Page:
1. The plays composed between 1601 and 1603 are: The Cuck-queanes and Cuckolds Errants, or, The Bearing down the Inn (1601), Arabia Sitiens, or, a Dream of a Dry Year (1601), A Country’s Tragedy in Vacuniam, or, Cupid’s Sacrifice (1602), The Aphrodysiall, or, Sea Feast: A Marinall (1602), The Faery Pastoral, or, The Forest of Elves (1603). The sixth play was written significantly later: Necromantes or The Two Supposed Heads (1632)

2. I have carried out work on the play for the purposes of my doctoral thesis and have presented a seminar paper on ‘Dis-enchanting Marine Wonder in William Percy’s The Aphrodysial’ at the Shakespeare Association of America Annual Meeting (St. Louis, MO, April 2014) as well as a paper entitled ‘‘Such a fish as never was heard of’: A Whale for a Stage in William Percy’s The Aphrodysial’ at the Society for Renaissance Studies Conference (Southampton, July 2014).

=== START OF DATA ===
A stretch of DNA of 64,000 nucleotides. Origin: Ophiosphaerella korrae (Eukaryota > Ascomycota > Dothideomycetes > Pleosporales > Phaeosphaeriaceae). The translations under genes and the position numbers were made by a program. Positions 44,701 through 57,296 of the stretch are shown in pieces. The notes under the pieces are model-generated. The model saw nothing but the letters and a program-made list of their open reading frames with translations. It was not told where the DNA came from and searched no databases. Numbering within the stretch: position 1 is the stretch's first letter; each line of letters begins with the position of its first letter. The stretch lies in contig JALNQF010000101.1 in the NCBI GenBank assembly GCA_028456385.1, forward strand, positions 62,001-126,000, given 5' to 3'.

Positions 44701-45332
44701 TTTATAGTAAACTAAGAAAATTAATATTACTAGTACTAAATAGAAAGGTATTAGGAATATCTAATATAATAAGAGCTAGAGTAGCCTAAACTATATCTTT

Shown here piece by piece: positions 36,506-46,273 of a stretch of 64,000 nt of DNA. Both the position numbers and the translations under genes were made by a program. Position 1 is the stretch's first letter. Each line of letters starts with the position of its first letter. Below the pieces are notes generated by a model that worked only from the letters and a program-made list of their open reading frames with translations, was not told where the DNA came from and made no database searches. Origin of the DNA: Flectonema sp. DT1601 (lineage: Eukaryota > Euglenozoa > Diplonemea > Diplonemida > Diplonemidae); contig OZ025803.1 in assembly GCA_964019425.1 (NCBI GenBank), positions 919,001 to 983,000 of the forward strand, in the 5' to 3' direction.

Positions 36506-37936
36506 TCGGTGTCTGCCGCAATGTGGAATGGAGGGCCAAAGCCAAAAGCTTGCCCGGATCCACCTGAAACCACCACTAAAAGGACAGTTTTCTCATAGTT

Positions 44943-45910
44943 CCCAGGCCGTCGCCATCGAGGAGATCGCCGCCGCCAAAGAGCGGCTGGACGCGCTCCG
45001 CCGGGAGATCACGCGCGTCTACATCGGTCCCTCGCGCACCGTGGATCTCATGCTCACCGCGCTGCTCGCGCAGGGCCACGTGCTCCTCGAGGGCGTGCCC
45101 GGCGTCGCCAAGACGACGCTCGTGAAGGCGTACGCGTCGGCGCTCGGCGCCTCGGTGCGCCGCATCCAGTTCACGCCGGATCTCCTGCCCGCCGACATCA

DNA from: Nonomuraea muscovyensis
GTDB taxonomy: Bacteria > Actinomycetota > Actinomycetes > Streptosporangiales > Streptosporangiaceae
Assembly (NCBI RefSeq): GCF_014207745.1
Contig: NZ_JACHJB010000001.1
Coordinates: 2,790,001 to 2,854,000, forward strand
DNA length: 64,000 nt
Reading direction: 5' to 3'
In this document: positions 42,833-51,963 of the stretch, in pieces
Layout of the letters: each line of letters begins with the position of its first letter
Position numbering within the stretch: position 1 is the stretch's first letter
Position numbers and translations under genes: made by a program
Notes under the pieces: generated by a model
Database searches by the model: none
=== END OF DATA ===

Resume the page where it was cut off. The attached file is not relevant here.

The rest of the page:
Marginal Malone

The Malone Society is very pleased to inform members and others that a symposium, ‘Marginal Malone’, will take place on 26 June 2015 at the University of Oxford. This symposium examines the lives and afterlives of Malone’s readings of English literature, and is a collaboration between the Yale Program in the History of the Book and the Bodleian Centre for the Study of the Book.

The speakers are Margreta de Grazia, Arnold Hunt, Clive Hurst, Kathryn James, Ivan Lupić, Bill Sherman, and Tiffany Stern.

Symposium, Saturday 16 May

We’re holding a symposium!

Reverend Productions and The Malone Society present:

King Leir

A staged reading and symposium
Saturday 16 May, 10:30am-6:30pm